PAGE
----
Microsoft remains the most-spoofed brand for the second quarter in a row

Malicious use of the tech giant's brand increased by 24% in the last quarter of 2020, according to Check Point

A sign in page for a Microsoft service

Microsoft ended 2020 as the brand most frequently targeted by cyber criminals, with 43% of all brand phishing attempts related to the tech giant in Q4.

This was a 24% increase from the third quarter of the year, which saw 19% of all attempts linked to the tech giant, according to Check Point research.

The attempts are from criminals looking to steal personal information or payment credentials by impersonating well-known brands that are likely to be used by the employee and their organisation.

The technology industry was the most likely to be targeted by 'brand phishing', according to Check Point, closely followed by retail and shipping. Across October, November and, December, Microsoft was the brand most often imitated by hackers.

An example of a phishing scam using Microsoft

"Criminals increased their attempts in Q4 2020 to steal peoples personal data by impersonating leading brands, and our data clearly shows how they change their phishing tactics to increase their chances of success," said Maya Horowitz, director, threat intelligence and research, products at Check Point.

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"As always, we encourage users to be cautious when divulging personal data and credentials to business applications, and to think twice before opening email attachments or links, especially emails that claim to from companies, such as Microsoft or Google, that are most likely to be impersonated."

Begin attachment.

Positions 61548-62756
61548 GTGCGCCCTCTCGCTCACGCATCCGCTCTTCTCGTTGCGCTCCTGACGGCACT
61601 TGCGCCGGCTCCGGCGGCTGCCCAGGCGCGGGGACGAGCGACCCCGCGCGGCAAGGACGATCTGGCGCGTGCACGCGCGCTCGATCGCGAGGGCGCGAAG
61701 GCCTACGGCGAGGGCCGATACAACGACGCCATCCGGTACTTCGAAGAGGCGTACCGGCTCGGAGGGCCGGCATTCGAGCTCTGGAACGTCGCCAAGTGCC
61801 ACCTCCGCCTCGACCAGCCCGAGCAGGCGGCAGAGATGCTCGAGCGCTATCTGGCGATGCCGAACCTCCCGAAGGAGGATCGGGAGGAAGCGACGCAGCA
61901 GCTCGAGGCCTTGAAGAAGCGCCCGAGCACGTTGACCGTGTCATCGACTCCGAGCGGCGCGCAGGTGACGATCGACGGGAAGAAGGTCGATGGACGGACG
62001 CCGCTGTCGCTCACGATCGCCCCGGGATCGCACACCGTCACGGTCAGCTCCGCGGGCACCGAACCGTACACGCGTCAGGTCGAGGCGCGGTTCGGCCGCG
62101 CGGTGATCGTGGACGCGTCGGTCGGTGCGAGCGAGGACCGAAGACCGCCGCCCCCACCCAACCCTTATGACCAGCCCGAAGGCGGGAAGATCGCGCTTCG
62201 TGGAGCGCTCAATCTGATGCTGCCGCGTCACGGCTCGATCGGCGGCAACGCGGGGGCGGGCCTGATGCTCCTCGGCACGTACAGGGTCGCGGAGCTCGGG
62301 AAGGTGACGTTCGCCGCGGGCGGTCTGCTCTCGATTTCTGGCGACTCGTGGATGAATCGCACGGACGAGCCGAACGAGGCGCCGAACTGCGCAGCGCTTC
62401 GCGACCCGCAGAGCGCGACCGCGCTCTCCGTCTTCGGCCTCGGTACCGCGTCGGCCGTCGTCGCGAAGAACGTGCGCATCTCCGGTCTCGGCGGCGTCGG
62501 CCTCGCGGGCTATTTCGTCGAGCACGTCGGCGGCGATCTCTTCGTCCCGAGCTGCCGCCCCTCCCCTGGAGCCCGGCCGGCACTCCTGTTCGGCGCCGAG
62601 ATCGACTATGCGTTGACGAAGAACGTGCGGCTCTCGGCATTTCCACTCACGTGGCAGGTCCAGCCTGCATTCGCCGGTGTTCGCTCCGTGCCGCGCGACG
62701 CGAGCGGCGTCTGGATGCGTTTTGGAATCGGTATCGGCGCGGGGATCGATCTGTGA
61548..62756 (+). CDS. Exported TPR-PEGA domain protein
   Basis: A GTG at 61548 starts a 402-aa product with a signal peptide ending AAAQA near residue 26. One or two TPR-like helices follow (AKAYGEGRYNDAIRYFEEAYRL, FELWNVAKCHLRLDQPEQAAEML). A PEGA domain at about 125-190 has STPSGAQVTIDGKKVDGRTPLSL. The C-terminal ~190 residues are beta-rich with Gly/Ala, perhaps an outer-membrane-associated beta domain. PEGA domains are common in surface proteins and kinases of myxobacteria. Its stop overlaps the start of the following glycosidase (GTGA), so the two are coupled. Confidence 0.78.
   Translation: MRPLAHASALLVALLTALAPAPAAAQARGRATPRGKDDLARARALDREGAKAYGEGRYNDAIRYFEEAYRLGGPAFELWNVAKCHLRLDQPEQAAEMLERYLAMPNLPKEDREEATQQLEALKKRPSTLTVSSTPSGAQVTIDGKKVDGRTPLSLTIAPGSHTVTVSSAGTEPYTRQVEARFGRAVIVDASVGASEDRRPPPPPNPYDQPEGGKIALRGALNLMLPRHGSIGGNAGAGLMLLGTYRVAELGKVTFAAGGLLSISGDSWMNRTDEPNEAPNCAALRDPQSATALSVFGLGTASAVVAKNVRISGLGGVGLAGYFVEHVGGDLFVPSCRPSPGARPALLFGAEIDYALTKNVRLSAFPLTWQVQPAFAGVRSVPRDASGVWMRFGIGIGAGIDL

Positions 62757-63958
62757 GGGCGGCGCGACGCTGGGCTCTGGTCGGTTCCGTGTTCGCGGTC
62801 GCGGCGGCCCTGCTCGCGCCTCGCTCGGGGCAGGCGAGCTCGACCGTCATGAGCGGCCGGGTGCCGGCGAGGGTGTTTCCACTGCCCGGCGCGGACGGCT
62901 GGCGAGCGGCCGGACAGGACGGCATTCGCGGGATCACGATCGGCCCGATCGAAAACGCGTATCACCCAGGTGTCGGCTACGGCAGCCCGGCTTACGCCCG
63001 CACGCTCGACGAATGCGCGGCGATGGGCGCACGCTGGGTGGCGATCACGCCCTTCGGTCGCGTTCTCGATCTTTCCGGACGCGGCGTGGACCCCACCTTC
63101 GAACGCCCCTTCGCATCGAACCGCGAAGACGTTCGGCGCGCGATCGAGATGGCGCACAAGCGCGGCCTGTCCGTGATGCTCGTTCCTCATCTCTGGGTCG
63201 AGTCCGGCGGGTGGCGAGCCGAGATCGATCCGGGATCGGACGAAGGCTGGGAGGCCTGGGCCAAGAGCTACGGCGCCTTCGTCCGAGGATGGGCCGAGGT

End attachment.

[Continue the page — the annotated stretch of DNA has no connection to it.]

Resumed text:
Shipping firm DHL was the second most-spoofed brand for the end of 2020, as criminals sought to take advantage of the significantly higher number of shoppers placing their orders online. Many of these attacks involved delivery failure notices, asking the target to pay a nominal fee to arrange a new delivery.

An example of a phishing scam using the DHL website

Google actually came 7th on the list with only 2% of all brand-related phishing in its name. Amazon ended the year in fourth with 5% while LinkedIn, a Microsoft-owned platform, was third with 6%.

IT Pro has approached Microsoft as the findings will be of huge concern to the tech giant, especially as phishing attempts in its name have doubled over a sixth month period.

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